Geology

The southern two-thirds of the NSW coast generally consists of short to medium-length sandy beaches, nestled between rocky headlands. Where those headlands are sandstone, there is an ideal balance between a material that can be fairly easily excavated, yet is stable over human time scales. These headlands have allowed pools to be sited on a stable foundation where they don’t alter the shape of the surrounding beaches or fill with too much sand.

Ocean pools and magnificent sandstone buildings are two manifestations of Sydney’s moniker “Sandstone City”.

Climate

Mild to hot air temperatures and tolerable to pleasant water temperatures – fed by the East Australian (“Nemo”) Current – are conducive to swimming, bathing and surfing.

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Ocean pools frame our beaches... North Curl Curl ocean pool. Image by Sacha Fenandez 

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South Curl Curl ocean pool. Image by James Carley

Beach and ocean culture

Beach, ocean, swimming and surfing cultures developed in the early 1900s. Despite its pleasures, the ocean can be a dangerous place. Many people drowned in the early days of surf bathing and drownings on unpatrolled beaches continue to this day.
Ocean pools offer the pleasure of saltwater bathing by the beach, free from sharks, large waves and rips. In his poem The Ocean Baths, Les Murray described the experience:

I am not in the sea but the sea’s television.

However, almost all ocean pools have dangerous conditions at times. The Water Research Laboratory at UNSW Sydney has recently applied contemporary coastal engineering techniques for estimating wave overtopping to ocean pools. This work has reconciled the theory with the expert opinions of lifeguards and surf lifesavers for a range of pools.

Economic prosperity

Population centres near the coast, economic prosperity, along with job-creation projects during downturns also drove the construction of ocean pools.

Improved sewage disposal schemes for Sydney in the early 1990s, as well as Newcastle and Wollongong, vastly improved water quality on the beaches, further increasing the attraction of ocean pools and coastal living.

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Black Head pool, which is maintained with fundraising by locals. Image by Trish Cooper.

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The Bull Ring, Forster, so named because some people swim out and back, and some swim across and back and, sometimes, they meet in the middle. Image from Mansfield@theBeach, Forster 

What makes a good ocean pool?

We have polled many users of ocean pools and their opinions are fairly uniform. The best ocean pools have three elements:

  • a lap swimming area (preferably 50 metres long)
  • a separate wading/splash area
  • a space for people to congregate, as these are community gathering places.

For many users, ocean pools complement other ocean activities, rather than replace them. For example, surf lifesavers or surfers often train in them when the ocean is too flat or too dangerous.

Waves washing into pools make for spectacular photos. These can enhance the sense of wildness, the connection with nature, and flush the pool with clean seawater. But waves can also make a pool dangerous and fill the pool with sand, seaweed and sometimes boulders. So a balance is needed.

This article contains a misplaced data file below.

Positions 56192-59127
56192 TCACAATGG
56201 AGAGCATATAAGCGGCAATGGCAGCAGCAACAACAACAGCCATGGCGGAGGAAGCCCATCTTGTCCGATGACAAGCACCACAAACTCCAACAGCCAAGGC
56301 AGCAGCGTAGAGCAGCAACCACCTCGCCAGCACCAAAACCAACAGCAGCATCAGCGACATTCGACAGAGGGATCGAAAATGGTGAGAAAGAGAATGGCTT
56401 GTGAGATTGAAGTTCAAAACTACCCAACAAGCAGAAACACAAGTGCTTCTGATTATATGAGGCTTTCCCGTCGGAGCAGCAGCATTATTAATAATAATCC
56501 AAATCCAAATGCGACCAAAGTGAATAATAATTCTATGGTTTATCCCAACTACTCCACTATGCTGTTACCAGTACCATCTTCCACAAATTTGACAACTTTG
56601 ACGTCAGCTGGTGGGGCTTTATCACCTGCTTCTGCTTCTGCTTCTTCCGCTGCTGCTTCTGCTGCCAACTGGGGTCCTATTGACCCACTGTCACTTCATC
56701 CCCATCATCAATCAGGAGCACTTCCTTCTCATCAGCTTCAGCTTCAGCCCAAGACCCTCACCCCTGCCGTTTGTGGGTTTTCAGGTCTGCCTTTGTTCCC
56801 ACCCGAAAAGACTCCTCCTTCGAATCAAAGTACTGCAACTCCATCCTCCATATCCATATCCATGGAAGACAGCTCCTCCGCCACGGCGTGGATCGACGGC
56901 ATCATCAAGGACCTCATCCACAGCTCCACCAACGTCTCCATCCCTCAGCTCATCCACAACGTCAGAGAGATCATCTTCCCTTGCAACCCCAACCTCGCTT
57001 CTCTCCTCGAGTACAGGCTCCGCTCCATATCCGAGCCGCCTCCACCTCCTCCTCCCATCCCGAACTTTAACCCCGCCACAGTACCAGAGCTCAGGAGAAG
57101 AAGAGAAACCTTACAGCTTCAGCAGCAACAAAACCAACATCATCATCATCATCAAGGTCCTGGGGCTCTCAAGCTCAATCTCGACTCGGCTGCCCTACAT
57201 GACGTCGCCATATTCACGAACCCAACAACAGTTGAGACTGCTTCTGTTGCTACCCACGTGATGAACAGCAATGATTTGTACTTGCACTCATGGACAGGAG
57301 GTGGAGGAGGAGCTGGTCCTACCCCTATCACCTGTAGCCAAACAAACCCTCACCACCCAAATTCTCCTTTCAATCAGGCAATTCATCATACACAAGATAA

Pools repay the investment

pool maintenance 250The potential costs of maintenance (cleaning and repairs) have been cited in opposition to new ocean pools. We have surveyed the asset managers for many ocean pools and found annual maintenance costs range from about A$10,000 to A$140,000, with a typical amount of A$80,000.

Pool maintenance typically costs about $80,000 a year. andy@atbondi/Flickr

The aggressive location (the “wild edge”) means most pools are refurbished at intervals of 10 to 20 years. The budgets for this work range from A$200,000 to A$1.5 million.

Pool upgrades have allowed the walls of most pools to be raised over time. This has generally outpaced recent sea level rise, but accelerating rises will require serious redesign or abandonment of many pools. Some may join the ranks of existing “ghost” pools, such as those surrounding the present Dee Why ocean pool (Isa Wye Rockpool) or the headland between Bilgola and Newport. A keen eye can spot these on Google Earth.

Improvements in pump technology and economic prosperity have meant many ocean pools now use pumps to maintain water quality, rather than relying only on wave overtopping. This allows for safer pools.

In the age of “business cases” we recently combined data on beach/pool use with the economic benefits of an aquatic facility visit from studies by the Royal Life Saving Society. This indicates a typical ocean pool has a basic economic benefit of A$2 million a year and a combined economic and health benefit of A$6 million a year. A high-use ocean pool has a basic economic benefit of A$3.5 million a year and a combined benefit of A$10 million a year.

Thus, if physically suitable and environmentally acceptable sites can be found, the economic payback on investment in an ocean pool is rapid. The people of NSW have always loved their ocean pools, so these findings only confirm their status as highly valued community assets.

The author acknowledges the contributions of Ian Coghlan, Chris Drummond, Nicole Larkin, council staff, pool users, lifeguards and volunteer lifesavers.

You can get to know the ocean pools in NSW at oceanpoolsnsw.net.au

The Ocean Baths

by Les Murray

Chinning the bar or Thirties concrete rim
of this ocean baths as the surf flings velleities of spray
brimming the bright screen
I am in not the sea but the sea’s television.

As the one starfish below me quivers up
through a fictive kelp of diffraction, I’m thinking of workers
who made pool-cementing last, neap tide by neap,
right through the Depression,